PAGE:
7.1.34 MAGI - Magnetizing Current
The AT3600 offers two basic alternative ways to confirm that the transformer has been assembled properly, with the appropriate number of primary and secondary turns, the right grade of magnetic material for the core, and the correct air gap if required.
Magnetising current and open circuit voltage are the preferred tests for line frequency transformers, designed to operate over the full extent of the B-H curve, including the non-linear regions.
(For other transformers, such as pulse transformers and those used in switched mode power supplies, inductance and turns ratio are the preferred tests.)
When measuring magnetising current, you should normally program the test to apply the highest working voltage at the lowest working frequency to the primary winding.
In the case of a transformer with a split primary, the test can be conducted equally well by energising just one of the primary windings, as opposed to the two in series. The expected current will be greater for the single winding, rising in proportion to the turns ratio:
IA = IAB x (NAB / NA)
IA = The current to be specified when testing with winding A
IAB = The current for windings A and B in series
NA = The number of turns on winding A
NAB = The number of turns on A and B in series
(As an alternative, the formula above can be written using the voltage ratio between the two windings, rather than the turns ratio.)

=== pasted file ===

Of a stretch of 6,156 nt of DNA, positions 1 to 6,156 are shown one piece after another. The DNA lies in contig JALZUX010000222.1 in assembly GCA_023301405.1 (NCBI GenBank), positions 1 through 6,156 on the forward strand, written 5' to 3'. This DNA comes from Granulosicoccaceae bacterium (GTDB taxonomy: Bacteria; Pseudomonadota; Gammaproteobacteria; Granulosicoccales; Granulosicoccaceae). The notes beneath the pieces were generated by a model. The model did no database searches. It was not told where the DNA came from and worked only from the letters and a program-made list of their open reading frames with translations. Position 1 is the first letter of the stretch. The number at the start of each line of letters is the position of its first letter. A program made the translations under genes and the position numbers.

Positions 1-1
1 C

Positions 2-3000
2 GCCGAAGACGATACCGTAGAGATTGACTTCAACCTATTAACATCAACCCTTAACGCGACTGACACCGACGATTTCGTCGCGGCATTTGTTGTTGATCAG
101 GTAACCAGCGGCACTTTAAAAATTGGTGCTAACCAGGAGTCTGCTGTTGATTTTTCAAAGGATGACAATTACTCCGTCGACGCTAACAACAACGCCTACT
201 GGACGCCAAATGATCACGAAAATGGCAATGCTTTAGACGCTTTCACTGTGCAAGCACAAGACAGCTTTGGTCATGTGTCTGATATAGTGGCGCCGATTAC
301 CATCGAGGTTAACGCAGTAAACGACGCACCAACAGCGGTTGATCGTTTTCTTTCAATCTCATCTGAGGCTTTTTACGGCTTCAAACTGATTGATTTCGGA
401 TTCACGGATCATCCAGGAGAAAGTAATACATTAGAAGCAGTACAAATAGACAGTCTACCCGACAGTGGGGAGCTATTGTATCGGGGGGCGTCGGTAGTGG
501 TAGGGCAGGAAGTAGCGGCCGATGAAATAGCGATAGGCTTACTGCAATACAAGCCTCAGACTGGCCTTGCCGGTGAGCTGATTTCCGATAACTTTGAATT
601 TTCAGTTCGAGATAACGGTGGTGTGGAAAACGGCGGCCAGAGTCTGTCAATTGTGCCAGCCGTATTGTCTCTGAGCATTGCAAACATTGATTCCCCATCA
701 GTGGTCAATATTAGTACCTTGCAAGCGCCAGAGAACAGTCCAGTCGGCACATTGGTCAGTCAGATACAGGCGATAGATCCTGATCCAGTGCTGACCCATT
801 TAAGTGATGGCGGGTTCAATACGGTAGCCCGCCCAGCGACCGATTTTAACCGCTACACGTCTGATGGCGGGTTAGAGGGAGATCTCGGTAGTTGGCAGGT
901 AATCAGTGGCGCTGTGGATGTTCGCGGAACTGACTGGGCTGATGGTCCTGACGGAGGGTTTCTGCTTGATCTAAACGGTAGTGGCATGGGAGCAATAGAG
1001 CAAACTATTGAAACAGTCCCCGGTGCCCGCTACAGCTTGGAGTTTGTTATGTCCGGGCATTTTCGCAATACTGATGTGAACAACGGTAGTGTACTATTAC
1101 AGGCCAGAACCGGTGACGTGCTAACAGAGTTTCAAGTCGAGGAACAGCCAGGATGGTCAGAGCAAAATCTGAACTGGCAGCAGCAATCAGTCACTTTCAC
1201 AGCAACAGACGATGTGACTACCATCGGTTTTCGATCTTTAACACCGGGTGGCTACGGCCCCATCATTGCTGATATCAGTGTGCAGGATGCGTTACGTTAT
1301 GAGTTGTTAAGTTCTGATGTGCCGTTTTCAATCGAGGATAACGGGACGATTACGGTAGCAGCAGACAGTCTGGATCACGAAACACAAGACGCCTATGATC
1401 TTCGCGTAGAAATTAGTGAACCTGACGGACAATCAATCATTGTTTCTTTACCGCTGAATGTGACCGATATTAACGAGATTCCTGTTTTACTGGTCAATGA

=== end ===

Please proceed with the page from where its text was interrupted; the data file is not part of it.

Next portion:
In principle, you may measure the magnetising current using any winding, or any series combination of windings, with the current limit adjusted according to the formula above, because the Ampere-turns required to magnetise a transformer to a given flux level is independent of which winding is used.
In practice, the magnetising current waveform may have a transient component following the switch-on of the test voltage. To give you repeatable accurate results, the measurement does not start until any transient has settled. In addition, to give you the quickest test execution time, the AT3600 uses a switch-on sequence which minimises such transient effects.
SPECIFYING THE TEST LIMITS
The AT3600 offers you two ways to specify the test limits:
Using a true rms measurement
Using a mean-sense measurement, which is scaled to rms for sinewaves.
Generally the rms value would be used.
However, you may wish to use the second method if, for example, your test limits have been established by a previous measurement on a low cost multimeter which uses this technique.